Key readings

  • Foth, M. (Ed.). (2008). Handbook of research on urban informatics: the practice and promise of the real-time city. IGI Global.
  • Foth, M., Brynskov, M., & Ojala, T. (Eds.). (2015). Citizen’s right to the digital city: urban interfaces, activism, and placemaking. Springer.
  • Wulf, V., Schmidt, K., & Randall, D. (Eds.). (2015). Designing socially embedded technologies in the real-world. London: Springer.

Mader Clemens (Empa – Technology and Society Lab): LOTA - A software tool to enhance the quality of participatory research

presented in the session 1 of the speed talks (13:15-14:00)

POSTER IN PDF

Authors
Clemens Mader, Empa – Technology and Society Lab, Switzerland (corresponding, presenting author)
Lorenz Hilty, University of Zurich and Empa – Technology and Society Lab, Switzerland
Patrick Wäger, Empa – Technology and Society Lab, Switzerland

Keywords
participatory research, software tool, transparency, values, technology assessment, quality

Abstract

  • Objective, societal and scientific problem under investigation, scientific and societal goals

    LOTA (Landscape of Opinions in Technology Assessment) is a software tool to be used in participatory research initiatives (e.g. in transdisciplinary processes), which aims at increasing transparency on their normative foundations and enabling a rational discourse among the involved stakeholders.

    Outcomes of participatory research projects are strongly affected by the normative orientations of involved stakeholders such as policy makers, consumers, business experts, or the researchers themselves. In transdisciplinary research, their normative orientations both influence the co-design of the study as well as its outcomes. Researchers reporting from participatory projects usually aim to provide neutral results, i.e. results that contain both the descriptive aspects of the subject and – clearly separated – the normative aspects in the most possible neutral way. This is a challenge as normative neutrality is hardly possible for a researcher who aims to provide insights to society that contribute to a better live today and for the coming generations (Torgersen, 2018). The normative orientations of all participants in a transdisciplinary project, including the researchers, is framed by basic normative assumptions which may vary considerably from individual to individual. To what extent the research process succeeds in dealing with the tensions among assumed norms and values has a high impact on the quality of the study. Transparency of normative assumptions is thus crucial for transdisciplinary and participatory research initiatives. Making value orientations explicit and transparent is, however, hard for many stakeholders.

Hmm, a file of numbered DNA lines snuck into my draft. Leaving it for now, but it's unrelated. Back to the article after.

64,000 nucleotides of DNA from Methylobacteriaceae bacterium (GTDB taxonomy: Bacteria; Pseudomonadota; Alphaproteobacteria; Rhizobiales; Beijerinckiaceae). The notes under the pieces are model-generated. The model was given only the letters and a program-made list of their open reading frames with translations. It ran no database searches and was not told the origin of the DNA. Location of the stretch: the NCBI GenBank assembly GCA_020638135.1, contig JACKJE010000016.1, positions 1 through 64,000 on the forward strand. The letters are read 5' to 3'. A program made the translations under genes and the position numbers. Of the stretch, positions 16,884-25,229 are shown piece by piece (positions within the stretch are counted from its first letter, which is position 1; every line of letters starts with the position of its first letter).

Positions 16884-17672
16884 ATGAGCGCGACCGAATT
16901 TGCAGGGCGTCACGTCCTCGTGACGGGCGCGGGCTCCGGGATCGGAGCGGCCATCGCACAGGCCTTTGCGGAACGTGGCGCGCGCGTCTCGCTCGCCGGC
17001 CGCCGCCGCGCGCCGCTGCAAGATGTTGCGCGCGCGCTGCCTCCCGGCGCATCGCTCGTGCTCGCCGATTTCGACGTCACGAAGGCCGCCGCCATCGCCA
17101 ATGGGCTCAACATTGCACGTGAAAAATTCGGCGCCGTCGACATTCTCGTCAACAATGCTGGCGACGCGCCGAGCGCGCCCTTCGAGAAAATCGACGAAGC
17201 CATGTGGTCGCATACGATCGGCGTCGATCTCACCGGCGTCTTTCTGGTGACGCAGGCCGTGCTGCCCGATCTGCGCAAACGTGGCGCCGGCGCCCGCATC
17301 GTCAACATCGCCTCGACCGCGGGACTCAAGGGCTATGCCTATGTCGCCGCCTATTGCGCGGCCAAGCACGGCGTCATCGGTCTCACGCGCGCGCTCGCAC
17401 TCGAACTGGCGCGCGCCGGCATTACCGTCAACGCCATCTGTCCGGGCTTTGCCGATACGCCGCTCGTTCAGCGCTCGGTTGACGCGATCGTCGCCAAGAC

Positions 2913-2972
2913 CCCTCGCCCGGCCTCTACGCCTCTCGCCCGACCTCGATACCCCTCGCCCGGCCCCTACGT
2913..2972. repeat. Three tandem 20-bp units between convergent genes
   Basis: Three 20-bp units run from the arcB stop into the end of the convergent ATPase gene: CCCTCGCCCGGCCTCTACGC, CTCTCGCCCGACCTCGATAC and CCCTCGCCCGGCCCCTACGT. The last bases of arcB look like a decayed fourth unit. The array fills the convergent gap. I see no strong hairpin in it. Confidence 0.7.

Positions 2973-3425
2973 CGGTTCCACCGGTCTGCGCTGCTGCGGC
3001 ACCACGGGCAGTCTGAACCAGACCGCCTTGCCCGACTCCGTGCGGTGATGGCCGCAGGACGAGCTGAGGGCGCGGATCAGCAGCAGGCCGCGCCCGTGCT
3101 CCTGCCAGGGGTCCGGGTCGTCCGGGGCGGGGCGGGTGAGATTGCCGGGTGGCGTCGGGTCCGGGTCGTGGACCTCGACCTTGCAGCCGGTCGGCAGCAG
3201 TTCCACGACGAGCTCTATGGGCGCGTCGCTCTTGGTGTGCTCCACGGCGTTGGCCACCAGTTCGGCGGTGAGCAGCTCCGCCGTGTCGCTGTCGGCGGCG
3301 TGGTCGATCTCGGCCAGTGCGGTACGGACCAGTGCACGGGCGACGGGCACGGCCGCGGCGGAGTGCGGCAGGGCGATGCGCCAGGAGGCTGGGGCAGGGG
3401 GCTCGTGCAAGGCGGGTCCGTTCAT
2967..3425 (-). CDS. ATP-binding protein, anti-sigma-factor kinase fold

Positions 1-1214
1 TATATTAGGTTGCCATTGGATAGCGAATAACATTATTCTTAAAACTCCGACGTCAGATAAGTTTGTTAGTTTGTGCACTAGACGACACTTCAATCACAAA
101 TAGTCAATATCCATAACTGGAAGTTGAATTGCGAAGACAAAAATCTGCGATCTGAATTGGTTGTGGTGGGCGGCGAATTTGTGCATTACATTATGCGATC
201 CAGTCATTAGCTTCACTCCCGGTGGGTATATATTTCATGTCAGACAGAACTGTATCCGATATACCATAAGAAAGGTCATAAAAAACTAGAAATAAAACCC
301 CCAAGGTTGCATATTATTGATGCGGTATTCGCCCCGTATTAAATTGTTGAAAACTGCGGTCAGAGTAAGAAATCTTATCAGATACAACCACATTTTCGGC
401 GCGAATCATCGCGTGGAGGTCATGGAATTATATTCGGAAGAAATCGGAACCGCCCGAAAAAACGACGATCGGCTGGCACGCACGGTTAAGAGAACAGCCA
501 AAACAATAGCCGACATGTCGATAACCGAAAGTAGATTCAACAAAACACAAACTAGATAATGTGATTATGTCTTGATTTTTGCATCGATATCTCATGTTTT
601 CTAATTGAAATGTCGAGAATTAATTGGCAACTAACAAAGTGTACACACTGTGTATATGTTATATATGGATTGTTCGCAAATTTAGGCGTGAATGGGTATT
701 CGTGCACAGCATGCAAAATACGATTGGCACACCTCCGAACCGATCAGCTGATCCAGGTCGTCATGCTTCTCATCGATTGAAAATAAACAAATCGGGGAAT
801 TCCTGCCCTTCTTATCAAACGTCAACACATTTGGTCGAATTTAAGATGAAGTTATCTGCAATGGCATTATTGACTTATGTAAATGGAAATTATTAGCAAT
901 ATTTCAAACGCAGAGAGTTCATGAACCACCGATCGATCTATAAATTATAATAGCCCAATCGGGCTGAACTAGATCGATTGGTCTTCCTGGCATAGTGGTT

• Description of research process and methods